Under federal law and protections, injured workers who are unable to perform their jobs may use their Family Medical Leave Act (FMLA) time for days off from work to attend to medical care and recovery without fear of termination.
FMLA Job Protection
FMLA is a federal law that entitles injured workers to time off from work when they can’t perform their jobs. FMLA time can be used to attend to injuries and serious health conditions for a worker’s own injury or illness, or medical needs of an immediate family member. Although the worker receives no pay under FMLA time, he/she is protected against getting fired while away from work. Employers who fail to provide FMLA protections, risk federal law violations.
When an employer requires an employee to use his/her FMLA time to take time off for job-related injuries, it is not illegal. However, the employer must make sure that the employee is not exhausting all eligible benefits under certain laws. When both FMLA and workers’ compensation laws apply, an employer must provide leave under the law that provides greater employee rights and benefits. FMLA time off and workers’ compensation time off can run concurrently, but only if the employer gives written notice to the employee that time off will count as FMLA leave.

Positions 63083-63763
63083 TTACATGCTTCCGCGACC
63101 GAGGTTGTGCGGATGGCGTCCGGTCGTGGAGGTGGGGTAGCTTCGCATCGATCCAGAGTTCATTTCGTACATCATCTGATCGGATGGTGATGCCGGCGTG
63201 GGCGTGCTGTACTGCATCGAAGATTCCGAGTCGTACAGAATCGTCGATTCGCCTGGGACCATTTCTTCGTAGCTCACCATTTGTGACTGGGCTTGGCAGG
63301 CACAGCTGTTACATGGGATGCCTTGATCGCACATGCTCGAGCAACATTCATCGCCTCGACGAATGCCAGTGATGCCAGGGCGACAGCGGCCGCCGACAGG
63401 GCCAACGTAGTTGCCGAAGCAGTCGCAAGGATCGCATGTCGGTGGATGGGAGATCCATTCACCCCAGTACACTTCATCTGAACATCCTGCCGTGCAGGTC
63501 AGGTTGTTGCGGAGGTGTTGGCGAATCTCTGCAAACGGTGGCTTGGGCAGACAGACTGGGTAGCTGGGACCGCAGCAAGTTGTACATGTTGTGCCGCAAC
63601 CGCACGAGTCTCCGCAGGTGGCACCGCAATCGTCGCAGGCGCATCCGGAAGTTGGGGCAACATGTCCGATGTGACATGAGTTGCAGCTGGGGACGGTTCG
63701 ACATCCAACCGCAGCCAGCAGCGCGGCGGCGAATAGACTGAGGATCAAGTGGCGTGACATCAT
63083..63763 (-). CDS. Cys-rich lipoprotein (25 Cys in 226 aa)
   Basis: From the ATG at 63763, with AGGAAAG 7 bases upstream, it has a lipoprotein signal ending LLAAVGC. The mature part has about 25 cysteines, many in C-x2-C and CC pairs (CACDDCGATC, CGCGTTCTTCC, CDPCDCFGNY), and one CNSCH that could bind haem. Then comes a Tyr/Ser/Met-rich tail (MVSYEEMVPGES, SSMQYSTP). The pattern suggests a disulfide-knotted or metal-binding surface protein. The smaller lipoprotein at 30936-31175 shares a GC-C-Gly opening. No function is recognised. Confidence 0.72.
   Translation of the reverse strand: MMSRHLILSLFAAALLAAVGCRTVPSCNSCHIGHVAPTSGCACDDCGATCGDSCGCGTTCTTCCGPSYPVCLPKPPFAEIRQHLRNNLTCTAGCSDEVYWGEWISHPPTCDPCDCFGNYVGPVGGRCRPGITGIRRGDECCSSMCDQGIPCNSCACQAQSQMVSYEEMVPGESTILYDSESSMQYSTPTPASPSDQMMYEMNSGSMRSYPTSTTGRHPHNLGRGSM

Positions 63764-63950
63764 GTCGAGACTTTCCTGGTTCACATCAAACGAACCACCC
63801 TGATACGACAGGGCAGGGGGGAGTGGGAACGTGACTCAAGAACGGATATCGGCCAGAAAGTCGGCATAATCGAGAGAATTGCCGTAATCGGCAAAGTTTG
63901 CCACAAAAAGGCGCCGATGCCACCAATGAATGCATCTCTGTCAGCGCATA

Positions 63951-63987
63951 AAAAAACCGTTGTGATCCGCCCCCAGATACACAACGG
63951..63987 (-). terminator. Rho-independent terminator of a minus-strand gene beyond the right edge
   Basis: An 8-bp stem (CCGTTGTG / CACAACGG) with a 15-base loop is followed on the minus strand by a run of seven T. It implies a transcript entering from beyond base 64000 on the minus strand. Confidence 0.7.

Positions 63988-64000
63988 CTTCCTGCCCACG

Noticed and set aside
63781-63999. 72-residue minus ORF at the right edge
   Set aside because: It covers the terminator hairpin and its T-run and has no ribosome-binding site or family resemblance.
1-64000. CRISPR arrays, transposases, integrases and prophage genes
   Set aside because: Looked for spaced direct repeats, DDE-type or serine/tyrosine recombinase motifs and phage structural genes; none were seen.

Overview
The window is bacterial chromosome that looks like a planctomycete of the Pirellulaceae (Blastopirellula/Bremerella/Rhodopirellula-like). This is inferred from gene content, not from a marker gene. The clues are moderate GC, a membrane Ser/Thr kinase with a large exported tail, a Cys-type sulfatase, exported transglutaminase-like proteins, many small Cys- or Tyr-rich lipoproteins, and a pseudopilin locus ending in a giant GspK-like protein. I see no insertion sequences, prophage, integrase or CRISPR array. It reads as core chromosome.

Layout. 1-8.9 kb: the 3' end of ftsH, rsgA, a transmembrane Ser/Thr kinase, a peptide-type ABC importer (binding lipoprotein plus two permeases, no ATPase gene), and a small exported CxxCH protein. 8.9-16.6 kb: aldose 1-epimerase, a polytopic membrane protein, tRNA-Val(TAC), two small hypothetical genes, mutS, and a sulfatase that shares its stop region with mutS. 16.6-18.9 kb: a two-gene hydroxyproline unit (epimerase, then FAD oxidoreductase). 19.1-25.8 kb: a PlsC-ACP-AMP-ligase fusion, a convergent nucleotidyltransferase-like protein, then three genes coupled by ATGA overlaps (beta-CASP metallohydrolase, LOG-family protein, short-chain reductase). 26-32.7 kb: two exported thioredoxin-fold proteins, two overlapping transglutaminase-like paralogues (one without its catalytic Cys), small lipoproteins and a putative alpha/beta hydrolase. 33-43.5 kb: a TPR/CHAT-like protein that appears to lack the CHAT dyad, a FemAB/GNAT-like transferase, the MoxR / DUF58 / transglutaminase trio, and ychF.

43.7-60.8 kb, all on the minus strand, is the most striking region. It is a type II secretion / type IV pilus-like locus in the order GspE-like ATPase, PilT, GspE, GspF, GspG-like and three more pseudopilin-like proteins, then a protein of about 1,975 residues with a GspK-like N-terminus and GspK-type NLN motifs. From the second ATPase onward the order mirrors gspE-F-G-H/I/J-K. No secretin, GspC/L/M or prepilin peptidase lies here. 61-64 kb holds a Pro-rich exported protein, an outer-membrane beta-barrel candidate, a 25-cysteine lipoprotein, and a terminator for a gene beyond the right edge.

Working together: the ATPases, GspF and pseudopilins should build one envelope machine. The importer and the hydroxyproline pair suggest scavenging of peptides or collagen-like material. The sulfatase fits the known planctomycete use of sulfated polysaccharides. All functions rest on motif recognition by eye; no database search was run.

While workers’ compensation benefits cover a worker’s medical care and lost wages for workplace injuries, it does provide job protection and security. By law, FMLA protection provides an eligible worker who can’t perform his/her job due to injury or illness with up to 12 weeks per year of unpaid, job-protected leave. Employers that create leave policies must understand FMLA and workers’ compensation laws. Even if an injured worker returns to work under a workers’ compensation program, he/she still has 12 weeks of allowed time off for FMLA time. To limit the amount of time injured workers are off the job, many employers run FMLA time and workers’ compensation time simultaneously. This allows them to stay in compliance with both federal and state laws.
Many injured workers who need time off for medical care and recovery use their workers’ compensation benefits. However, under workers’ compensation laws, an employer is not required to hold a worker’s job. If there’s a possibility that an injured worker may be terminated or replaced during his/her time off the job, using FMLA time provides job protection, stating that an employer must return a worker to his/her pre-injury job.